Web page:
Email problems are tricky to debug and fix because of the amount of variables involved in actually sending a simple email. From server issues to simple spam blocks on the recipient end, the reasons why email may not work can be numerous.
However there are some basic steps to always follow when debugging your WordPress and WooCommerce email and by doing so you're likely to always fix the issue or find out the root cause.
Make sure your installation can actually send email at all.
Install the Check Email plugin from the official WordPress repo to check that your WordPress installation can actually send email. This will use the most basic of settings to see whether email can actually get out of your server. Sometimes email can be blocked because of some WordPress error. See our post here about diagnosing most WordPress errors easily.
Make sure that email isn't hiding in your destination's spam mailbox. Sometimes an email can have such a bad spam score that many servers and clients won't even let it get to the user's spam mailbox at all. It's just dropped on the way with no error reported to the receiver or the sender. In these cases you may think there is something wrong with your server's sending capability but it is actually just a really bad spam score.
Check the spammyness of your email
There are a number of reasons an email can get a high spam score. From being blacklisted to the server not being allowed to send mail for the domain. A fantastic tool which will help you get rid of all these errors is Mail Tester. Send an email from the server you're testing to the unique destination address provided by Mail Tester and you will get a score on the spammyness of the email. Mail Tester will also show you the steps to take to improve the quality of your email.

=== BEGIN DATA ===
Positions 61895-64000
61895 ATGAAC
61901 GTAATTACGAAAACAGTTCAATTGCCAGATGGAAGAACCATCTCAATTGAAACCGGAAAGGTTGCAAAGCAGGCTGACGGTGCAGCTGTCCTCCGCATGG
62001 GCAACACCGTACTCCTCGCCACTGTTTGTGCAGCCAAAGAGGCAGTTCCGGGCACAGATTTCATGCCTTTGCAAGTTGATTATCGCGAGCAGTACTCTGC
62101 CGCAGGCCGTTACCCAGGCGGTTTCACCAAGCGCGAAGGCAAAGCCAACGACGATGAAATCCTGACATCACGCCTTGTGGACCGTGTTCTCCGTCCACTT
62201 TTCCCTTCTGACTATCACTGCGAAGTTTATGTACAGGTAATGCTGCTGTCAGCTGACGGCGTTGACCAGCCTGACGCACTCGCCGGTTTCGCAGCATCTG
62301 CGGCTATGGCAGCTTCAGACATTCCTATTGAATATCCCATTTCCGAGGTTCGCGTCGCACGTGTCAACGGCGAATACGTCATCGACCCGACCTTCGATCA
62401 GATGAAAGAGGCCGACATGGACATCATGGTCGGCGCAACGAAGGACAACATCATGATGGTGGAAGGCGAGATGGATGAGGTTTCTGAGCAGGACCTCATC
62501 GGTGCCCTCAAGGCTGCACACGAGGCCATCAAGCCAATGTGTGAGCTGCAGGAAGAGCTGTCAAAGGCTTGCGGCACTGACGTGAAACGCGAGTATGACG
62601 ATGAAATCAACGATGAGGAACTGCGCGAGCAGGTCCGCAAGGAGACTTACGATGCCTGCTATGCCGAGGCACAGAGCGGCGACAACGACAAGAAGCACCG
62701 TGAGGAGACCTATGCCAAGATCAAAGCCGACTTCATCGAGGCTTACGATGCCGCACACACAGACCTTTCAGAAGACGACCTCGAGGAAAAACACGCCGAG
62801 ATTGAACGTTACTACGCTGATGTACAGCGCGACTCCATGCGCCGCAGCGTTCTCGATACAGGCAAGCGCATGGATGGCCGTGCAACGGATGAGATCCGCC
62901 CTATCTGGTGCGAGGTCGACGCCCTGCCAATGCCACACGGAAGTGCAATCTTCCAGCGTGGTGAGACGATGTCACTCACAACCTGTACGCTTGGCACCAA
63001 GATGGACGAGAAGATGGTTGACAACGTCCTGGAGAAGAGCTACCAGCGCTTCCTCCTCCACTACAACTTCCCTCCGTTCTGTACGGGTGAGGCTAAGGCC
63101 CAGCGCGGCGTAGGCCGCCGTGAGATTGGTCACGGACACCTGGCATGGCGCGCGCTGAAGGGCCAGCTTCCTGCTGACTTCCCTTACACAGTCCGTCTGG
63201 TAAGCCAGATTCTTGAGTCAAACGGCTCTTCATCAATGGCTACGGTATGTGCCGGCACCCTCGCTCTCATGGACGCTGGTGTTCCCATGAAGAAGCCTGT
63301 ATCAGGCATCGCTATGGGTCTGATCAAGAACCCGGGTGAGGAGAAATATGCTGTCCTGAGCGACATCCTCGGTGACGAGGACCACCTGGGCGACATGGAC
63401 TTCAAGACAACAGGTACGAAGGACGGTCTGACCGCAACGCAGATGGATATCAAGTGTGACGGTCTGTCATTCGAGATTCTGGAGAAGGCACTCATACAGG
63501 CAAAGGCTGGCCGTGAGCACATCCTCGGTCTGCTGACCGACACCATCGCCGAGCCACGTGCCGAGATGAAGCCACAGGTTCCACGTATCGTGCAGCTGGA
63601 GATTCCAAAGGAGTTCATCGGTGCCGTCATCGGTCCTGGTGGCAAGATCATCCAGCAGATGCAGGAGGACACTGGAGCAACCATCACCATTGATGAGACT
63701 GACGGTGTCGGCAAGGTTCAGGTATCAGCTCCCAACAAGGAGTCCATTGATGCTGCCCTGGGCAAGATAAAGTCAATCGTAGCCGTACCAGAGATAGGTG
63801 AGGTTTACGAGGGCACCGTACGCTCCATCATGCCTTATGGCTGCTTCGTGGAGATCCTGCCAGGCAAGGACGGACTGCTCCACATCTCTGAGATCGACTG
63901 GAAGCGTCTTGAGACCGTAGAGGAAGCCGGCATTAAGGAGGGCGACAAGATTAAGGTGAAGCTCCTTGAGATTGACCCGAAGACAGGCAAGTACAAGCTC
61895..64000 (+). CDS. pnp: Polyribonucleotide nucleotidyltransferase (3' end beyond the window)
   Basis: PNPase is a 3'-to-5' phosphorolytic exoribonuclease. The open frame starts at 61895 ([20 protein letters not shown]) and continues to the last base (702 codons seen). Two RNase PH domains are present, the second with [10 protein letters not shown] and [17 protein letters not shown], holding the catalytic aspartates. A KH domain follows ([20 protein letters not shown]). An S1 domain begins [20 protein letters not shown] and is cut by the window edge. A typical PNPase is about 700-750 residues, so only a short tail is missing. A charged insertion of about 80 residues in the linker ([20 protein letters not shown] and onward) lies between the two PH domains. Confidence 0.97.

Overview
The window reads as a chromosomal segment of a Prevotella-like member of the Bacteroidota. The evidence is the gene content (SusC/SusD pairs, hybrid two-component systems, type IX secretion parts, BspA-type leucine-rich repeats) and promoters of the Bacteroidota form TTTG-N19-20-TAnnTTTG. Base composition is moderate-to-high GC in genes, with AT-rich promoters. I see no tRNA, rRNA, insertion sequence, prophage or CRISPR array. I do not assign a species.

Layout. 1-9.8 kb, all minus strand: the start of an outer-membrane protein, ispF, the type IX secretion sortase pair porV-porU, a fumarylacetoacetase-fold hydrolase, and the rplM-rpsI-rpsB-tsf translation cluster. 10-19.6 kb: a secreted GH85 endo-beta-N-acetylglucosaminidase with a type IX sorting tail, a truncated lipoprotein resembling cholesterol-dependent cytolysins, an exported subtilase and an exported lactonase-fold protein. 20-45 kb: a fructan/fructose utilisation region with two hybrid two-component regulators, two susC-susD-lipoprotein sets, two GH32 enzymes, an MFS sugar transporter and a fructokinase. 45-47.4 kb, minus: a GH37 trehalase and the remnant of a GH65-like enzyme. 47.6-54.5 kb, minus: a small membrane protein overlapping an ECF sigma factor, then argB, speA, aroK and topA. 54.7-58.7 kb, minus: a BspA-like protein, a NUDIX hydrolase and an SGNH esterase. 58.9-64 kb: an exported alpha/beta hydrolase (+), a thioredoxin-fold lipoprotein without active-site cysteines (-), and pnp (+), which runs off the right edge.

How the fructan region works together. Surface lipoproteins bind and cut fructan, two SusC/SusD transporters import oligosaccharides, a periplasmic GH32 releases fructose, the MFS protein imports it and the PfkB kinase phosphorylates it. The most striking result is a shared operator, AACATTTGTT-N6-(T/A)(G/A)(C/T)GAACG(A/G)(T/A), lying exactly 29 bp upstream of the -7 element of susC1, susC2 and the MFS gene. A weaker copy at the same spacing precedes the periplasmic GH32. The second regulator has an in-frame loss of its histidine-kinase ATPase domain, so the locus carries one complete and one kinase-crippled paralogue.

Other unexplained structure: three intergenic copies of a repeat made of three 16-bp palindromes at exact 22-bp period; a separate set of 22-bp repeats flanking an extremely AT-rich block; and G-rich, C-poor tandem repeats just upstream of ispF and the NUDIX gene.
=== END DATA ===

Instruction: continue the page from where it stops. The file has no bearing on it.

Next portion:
Be aware of the Gmail block
There is mostly unknown quirk of Gmail where emails sent from and to the same Gmail address and where the sender was not Gmail itself will be blocked by Gmail completely.
ie: you send an email from WordPress to your Gmail account with a from address as the same Gmail address. This is really common as people register their site admin email address as their Gmail address and then try to test their WordPress email by sending an email to themselves. It will not get through and there will be no error. It will just get killed.
Use a transactional email service
Sometimes it is very difficult to get a particular server sending email perfectly. Email is very tricky anyway and on certain setups it's much better to use a transactional email service. When running an online store where emails are critical, then it should be used by default anyway.
There are many different services each with its own unique features. Such as SendGrid, Mandrill, MailGun and MailJet. We recommend SendGrid as it has excellent monitoring features, a great WordPress plugin and a huge amount of free monthly emails with each account.
Simply sign up for an account with them, download the SendGrid WordPress Plugin and put in your credentials. That's usually enough to sort out most email sending issues.
Update your SPF record
An SPF record is a record in your DNS file for your domain which specifies which mail servers are allowed to send email on behalf of the domain. Most email clients will check the SPF record of the sending domain to see whether it was allowed to send it and whether it's likely to be spam or not.
Obviously you want your WordPress server to be allowed to send email for the domain it's serving the site for. You will need to add its IP address to your SPF record in order to make it ok for it to send.
There is a useful tool to create your SPF record at http://www.spfwizard.net/ which will allow you to enter all the servers you would like to be able to send and it will create the syntax needed for you to then go and add to (or edit) your DNS record at your host. Remember to include the IP address of your server, your MX records of the same domain, and any other services (eg: google.com if you use Google Apps) Any servers not specified will not be able to send email on behalf of the domain.
The DNS record is added as a TXT record and there is a useful tutorial on how to add it here. Obviously this post is for a UK host but the exact same principle will apply to your host.